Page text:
After hearing from so many angry Americans who wanted to preserve net neutrality rules that they had to invent a seemingly fictional "denial of service" attack to explain their servers melting down, the FCC has solved the problem by telling the public to go fuck themselves.
The FCC will no longer accept public comments on Net Neutrality, while it "reflects" on the comments it's received.
You can still tell the FCC what you think by posting to EFF's DearFCC.org site -- EFF will make sure the commissioners get your comments.
Apparently, the geniuses at the FCC don't know how to just not read the incoming comments for a few days. Imagine if other businesses put up signs that said "Please, no emails, I need a period of repose to reflect on upcoming business." Most people would think that's crazy. Look, if the FCC wants time alone, it should either just stop looking at the comments for a few days or build a system that holds the comments in transit until the "Sunshine" period is up.
While I'm sure some folks will insist that this is being done to stop the public from commenting, that's not true. It's just a dumb rule that the FCC has that it should dump, in part because of just how clueless and out of touch it makes the FCC look.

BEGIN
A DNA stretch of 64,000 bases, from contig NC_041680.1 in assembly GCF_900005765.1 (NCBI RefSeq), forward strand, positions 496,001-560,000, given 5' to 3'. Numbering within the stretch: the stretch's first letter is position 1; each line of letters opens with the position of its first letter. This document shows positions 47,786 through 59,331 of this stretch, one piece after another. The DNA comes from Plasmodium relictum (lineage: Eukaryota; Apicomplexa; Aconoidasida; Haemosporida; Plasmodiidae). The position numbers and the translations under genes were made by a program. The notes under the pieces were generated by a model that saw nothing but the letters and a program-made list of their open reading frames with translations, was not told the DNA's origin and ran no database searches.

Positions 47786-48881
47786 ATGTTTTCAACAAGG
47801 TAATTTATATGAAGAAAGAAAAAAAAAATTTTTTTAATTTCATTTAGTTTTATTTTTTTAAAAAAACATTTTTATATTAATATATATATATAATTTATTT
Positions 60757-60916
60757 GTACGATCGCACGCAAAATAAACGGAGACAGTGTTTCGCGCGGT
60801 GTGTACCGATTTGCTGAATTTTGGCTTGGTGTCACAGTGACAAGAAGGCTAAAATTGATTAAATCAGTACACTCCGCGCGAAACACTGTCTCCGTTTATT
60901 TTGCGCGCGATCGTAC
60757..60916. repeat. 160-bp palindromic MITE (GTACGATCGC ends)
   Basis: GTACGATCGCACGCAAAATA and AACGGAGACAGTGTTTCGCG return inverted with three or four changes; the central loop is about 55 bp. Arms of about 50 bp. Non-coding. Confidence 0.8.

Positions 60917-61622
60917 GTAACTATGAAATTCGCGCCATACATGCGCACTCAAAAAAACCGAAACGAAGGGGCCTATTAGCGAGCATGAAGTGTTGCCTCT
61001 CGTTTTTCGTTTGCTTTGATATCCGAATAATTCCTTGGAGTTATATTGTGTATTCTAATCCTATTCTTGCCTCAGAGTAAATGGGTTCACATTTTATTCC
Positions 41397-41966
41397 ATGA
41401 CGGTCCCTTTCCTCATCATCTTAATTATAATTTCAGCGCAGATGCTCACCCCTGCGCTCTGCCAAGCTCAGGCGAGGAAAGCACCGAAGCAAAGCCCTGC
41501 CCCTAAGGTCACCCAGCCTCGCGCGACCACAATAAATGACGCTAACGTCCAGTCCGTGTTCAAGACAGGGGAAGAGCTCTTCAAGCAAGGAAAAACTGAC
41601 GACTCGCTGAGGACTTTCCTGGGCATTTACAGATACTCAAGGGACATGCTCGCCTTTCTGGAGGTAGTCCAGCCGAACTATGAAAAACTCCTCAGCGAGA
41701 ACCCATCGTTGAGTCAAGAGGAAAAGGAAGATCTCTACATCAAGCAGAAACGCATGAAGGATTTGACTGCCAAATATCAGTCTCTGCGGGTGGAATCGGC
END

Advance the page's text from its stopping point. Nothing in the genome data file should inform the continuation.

FCC Temporarily Stops Taking Net Neutrality Comments So FCC Can 'Reflect'
(Image: Deutsche Fotothek, CC-BY-SA)
Josh writes, “This morning Fight for the Future launched crowdfunded billboards targeting members of Congress who have publicly supported FCC Chairman Ajit Pai’s plan to gut net neutrality.”
Russ writes, “Via a FOIA request I made, this is Ajit Pai’s detailed schedule from January 20 to the end of June. Shows who he met with, where he traveled, etc.”
Yesterday’s smashing Net Neutrality campaign showed that people have finally woken up to the risks of the highly concentrated telcoms sector using its commercial muscle to decide what kinds of services can flourish in the online world — but Big Internet doesn’t confine its efforts to control the future to playing around with packets.
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